SYCAMORE – After months of public discussion and deliberation, the DeKalb County Planning and Zoning Committee has a full first draft of a county wind energy development ordinance.
The committee passed the ordinance draft during its meeting Wednesday night at the DeKalb County Legislative Center that now will go before a public hearing officer. County officials made it clear, however, that this is by no means the end of the draft process.
County Board Chairman Mark Pietrowski said the ordinance gives the committee a baseline to work off in the process ahead. He said none of the components are set in stone.
“They can all be adjusted; they can be changed,” Pietrowski said as he addressed attendees toward the end of the meeting Wednesday, “and that can be to your liking or not to your liking.”
The committee passed a few more components before it finished the first full draft of the ordinance, including setting a minimum tower setback of 1.1 times the turbine height to the blade tip. The vote on that was 3-2, with committee members Tracy Jones and Craig Roman voting against the motion, and Pietrowski, Kevin Bunge and Dan Cribben voting in favor of it. Members Suzanne Willis and Steve Faivre were absent.
Other passed components include a 1.5-mile setback from eagle nests in the county, and the requirement of adding motion technology to the towers so fast-traveling blades wouldn’t harm flying birds or bats, along with the developer having to obtain approval from municipalities for proposed projects 1.5 to 3 miles from city limits.
The moratorium that the county set on wind energy projects in 2017 also was amended during the Wednesday committee meeting. It originally was supposed to expire in September if the county didn’t pass a wind ordinance, but it has been extended to the end of the year or until the county passes a final ordinance.
Derek Hiland, community development director for DeKalb County, said the next steps after finishing up the first draft of the ordinance will involve the draft going before a public hearing officer, who then would send the draft back to the committee with any recommendations. The committee then would send it to the County Board, he said.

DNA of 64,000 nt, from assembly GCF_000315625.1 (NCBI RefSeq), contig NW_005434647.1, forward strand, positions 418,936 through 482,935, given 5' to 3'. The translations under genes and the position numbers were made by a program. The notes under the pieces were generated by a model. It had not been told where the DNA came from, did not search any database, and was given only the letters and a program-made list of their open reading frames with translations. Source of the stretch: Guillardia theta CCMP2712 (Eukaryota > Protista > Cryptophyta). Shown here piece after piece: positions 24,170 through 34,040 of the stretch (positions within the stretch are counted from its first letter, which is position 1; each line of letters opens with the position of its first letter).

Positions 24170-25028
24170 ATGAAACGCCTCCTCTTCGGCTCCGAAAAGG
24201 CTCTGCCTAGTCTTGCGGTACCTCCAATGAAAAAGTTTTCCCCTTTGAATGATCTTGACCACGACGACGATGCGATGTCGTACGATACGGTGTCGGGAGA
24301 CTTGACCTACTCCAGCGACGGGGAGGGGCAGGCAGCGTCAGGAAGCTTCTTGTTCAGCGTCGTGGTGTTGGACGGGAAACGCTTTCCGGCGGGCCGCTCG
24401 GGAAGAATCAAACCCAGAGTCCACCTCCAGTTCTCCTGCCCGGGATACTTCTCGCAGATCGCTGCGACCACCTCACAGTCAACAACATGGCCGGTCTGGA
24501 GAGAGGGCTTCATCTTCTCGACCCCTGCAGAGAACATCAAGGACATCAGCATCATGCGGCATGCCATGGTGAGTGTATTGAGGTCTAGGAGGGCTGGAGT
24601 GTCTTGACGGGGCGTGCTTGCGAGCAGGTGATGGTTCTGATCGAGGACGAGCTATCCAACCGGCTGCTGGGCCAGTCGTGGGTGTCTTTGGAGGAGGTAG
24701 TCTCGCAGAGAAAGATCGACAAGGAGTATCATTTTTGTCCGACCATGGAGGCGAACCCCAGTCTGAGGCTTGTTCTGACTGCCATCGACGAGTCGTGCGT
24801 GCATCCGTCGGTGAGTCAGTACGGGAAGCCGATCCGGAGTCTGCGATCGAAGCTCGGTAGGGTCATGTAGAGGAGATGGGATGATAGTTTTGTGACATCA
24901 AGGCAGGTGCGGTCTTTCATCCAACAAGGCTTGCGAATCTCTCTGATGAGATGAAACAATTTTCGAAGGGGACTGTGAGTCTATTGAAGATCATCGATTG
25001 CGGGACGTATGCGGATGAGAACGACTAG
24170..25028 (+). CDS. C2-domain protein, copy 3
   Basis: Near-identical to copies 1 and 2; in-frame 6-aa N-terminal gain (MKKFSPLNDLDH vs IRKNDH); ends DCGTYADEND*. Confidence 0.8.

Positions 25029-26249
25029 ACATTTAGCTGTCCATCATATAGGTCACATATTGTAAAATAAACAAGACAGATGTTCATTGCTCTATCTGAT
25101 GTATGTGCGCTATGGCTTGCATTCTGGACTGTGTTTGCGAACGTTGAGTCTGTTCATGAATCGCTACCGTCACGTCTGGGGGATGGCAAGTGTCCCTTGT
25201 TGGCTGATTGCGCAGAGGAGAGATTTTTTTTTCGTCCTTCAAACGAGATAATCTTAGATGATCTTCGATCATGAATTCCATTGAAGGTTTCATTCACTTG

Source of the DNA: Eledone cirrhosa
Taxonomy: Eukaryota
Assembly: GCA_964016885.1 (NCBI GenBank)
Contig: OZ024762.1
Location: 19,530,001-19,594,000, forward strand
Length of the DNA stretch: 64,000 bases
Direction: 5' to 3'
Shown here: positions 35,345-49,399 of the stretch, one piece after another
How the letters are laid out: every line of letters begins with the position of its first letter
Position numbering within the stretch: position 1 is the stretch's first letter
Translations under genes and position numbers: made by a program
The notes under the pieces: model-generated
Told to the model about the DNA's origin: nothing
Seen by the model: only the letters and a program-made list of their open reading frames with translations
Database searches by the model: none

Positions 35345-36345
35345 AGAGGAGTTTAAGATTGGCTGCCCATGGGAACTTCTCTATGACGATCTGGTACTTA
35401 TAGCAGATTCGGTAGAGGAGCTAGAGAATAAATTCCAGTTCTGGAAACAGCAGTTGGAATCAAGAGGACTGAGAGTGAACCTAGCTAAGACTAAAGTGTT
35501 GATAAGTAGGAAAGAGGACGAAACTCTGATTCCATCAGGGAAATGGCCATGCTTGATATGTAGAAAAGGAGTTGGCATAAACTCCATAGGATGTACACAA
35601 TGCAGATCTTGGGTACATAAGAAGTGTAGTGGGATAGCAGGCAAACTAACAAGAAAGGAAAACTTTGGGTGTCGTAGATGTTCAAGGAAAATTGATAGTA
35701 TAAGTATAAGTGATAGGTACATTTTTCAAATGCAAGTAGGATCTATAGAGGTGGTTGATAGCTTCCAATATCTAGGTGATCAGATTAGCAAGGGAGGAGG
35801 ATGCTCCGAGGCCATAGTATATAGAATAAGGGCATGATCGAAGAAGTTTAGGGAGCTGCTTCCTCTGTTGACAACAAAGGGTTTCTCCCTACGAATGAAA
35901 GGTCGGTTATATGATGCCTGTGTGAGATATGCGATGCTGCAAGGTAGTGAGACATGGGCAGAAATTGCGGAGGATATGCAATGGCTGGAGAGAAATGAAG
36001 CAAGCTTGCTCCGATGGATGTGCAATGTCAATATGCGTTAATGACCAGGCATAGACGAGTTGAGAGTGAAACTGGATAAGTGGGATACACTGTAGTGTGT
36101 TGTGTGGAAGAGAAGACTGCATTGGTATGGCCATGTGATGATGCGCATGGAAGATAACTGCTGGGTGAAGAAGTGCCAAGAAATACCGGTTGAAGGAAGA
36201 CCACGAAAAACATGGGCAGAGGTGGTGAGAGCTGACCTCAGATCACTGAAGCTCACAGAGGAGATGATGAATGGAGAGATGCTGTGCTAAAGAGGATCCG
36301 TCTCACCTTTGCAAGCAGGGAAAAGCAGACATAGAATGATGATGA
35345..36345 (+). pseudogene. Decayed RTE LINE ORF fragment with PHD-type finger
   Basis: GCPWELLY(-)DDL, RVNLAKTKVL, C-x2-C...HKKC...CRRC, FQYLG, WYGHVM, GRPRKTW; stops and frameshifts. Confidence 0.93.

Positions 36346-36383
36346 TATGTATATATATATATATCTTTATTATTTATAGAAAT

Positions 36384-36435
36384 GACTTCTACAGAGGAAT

A public hearing date hasn’t been scheduled yet, Hiland said, but the goal is to meet with the DeKalb County Sheriff’s Office and the county’s state’s attorney before the next public hearing to iron out enforcement details if a developer is found to be violating the ordinance. The idea is to solidify a component mandating that wind developers would have to reimburse the county for equipment and staff training used to investigate and verify violations, along with developers being subjected to fines for each violation, he said.
“We need to get this ordinance finalized,” Hiland said.
EDF Renewables representative Shanelle Montana said she has never seen a county attempt to have the sheriff’s office enforce compliance. Ordinarily, Montana said, the protocol is that the county hires third-party contractors to help enforce compliance, and that violations are contingent on the project’s permit. If the project doesn’t have a permit, the project would have to shut down, she said.
“Honestly, I’ve never seen an ordinance like this,” Montana said.
Jones said the thought was to make sure the public easily could reach someone to report a violation, as opposed to having to chase down an 800 phone number.
“That was a concern of the committee,” Jones said. “It’s still my concern.”
Montana had said most of the components as outlined in the draft would restrict all wind development in the county. She said wind project developers wouldn’t be here if claims about the towers affecting property values and causing health problems for nonparticipating residents were true, nor would they be here if people were not asking to sign leases and participate in the projects.
“We don’t want to have to go back to them and tell them that DeKalb County doesn’t want them,” Montana said. “But that’s what is going to happen if a balance isn’t approached.”
Brad Belanger, head of Concerned Citizens for DeKalb County, a group that opposes wind turbines, said he’s glad to see the ordinance draft process moving along. He said he has no major issues with anything that was brought up by committee members Wednesday and echoed that everything within the draft still is subject to change going into future public hearings.
“I feel confident and fair with what they have come up with so far,” Belanger said.